According to WSU Dean of Students Office website, NPHC is an organization made up of several fraternities and sororities with WSU chapters of Alpha Kappa Alpha Sorority, Inc.; Alpha Phi Alpha Fraternity, Inc.; Delta Sigma Theta Sorority Inc.; Iota Phi Theta Fraternity Inc.; Kappa Alpha Psi Fraternity, Inc.; Omega Psi Phi Fraternity Inc.; Phi Beta Sigma Fraternity Inc.; Sigma Gamma Rho Sorority, Inc. and Zeta Phi Beta Sorority, Inc.

WSU Muslim Students' Association released a statement on its Instagram on June 6, condemning allegations of “sexual assault and/or harassment" involving members of the campus community. 

Their statement encouraged others to take action against injustice and to strive to make WSU a safe community. 

“There is absolutely zero tolerance for actions like this from any and all such people. We extend our support and solidarity to those who have been affected directly and indirectly by these distressing and painful experiences,” WSUMSA’s statement said.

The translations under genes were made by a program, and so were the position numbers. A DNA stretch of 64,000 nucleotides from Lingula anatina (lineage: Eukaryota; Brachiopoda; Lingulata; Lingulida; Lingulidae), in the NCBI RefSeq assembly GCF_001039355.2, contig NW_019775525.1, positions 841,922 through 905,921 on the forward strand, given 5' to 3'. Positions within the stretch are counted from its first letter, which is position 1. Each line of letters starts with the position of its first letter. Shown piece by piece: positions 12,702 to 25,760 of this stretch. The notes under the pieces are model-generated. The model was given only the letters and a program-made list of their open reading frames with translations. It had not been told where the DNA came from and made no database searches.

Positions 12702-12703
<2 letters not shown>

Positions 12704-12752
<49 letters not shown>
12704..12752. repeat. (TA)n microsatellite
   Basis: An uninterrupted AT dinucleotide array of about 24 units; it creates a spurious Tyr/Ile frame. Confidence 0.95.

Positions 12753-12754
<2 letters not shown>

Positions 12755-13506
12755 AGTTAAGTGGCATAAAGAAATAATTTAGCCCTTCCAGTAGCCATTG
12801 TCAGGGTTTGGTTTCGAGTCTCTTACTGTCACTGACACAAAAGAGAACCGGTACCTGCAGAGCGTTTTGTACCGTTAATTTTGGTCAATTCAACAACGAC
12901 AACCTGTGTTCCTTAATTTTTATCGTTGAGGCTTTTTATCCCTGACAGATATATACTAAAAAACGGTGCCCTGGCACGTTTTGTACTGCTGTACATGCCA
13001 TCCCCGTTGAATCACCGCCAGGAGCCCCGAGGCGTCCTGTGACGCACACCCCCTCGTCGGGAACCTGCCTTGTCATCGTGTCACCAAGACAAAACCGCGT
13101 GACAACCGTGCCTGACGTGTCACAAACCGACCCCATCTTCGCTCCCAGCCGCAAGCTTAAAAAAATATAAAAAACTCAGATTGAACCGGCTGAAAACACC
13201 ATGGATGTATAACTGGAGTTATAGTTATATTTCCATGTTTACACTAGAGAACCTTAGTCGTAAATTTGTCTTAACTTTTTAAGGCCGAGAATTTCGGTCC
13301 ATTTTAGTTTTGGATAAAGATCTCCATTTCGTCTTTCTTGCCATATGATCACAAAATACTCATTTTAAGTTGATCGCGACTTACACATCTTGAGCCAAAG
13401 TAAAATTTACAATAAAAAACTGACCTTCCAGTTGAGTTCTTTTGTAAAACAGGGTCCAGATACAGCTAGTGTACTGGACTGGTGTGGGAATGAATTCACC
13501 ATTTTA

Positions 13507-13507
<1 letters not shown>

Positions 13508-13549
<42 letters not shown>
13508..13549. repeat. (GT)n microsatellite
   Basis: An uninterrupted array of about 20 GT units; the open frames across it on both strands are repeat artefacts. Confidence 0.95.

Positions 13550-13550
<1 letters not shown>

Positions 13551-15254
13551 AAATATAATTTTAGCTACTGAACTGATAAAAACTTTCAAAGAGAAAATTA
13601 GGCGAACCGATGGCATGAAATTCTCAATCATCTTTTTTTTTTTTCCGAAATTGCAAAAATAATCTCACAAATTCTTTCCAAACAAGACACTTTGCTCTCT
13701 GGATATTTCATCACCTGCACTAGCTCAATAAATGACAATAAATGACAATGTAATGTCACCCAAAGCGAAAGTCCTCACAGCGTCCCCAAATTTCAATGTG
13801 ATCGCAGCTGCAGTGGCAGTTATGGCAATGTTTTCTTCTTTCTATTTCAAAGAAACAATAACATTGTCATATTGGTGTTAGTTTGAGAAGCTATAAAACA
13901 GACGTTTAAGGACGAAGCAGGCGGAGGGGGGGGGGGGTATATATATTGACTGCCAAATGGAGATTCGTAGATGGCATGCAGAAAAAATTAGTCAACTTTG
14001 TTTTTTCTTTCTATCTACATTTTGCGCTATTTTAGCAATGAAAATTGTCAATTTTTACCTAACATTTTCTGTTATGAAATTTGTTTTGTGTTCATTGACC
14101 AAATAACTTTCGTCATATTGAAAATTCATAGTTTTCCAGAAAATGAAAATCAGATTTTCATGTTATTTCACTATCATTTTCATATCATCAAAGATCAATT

“We can only imagine the immense amount of courage required to share such stories. This incredible feat of strength encourages all of us to actively seek positive change, and to commit ourselves to working together to develop a safer, kinder, and stronger community.”

Anyone who has experienced an incident of sexual misconduct can contact WSU’s Title IX office at  313-577-9999 or WSU, regional and national resources can also be found on their website

WSUPD can also be contacted at (313) 577-2222 or

The 24 hour national sexual assault hotline can also be contacted at 1-800-656-4673. 

Jack Filbrandt is the editor-in-chief at The South End. He can be reached at

Cover photo by multimedia editor Jonathan Deschaine. He can be reached at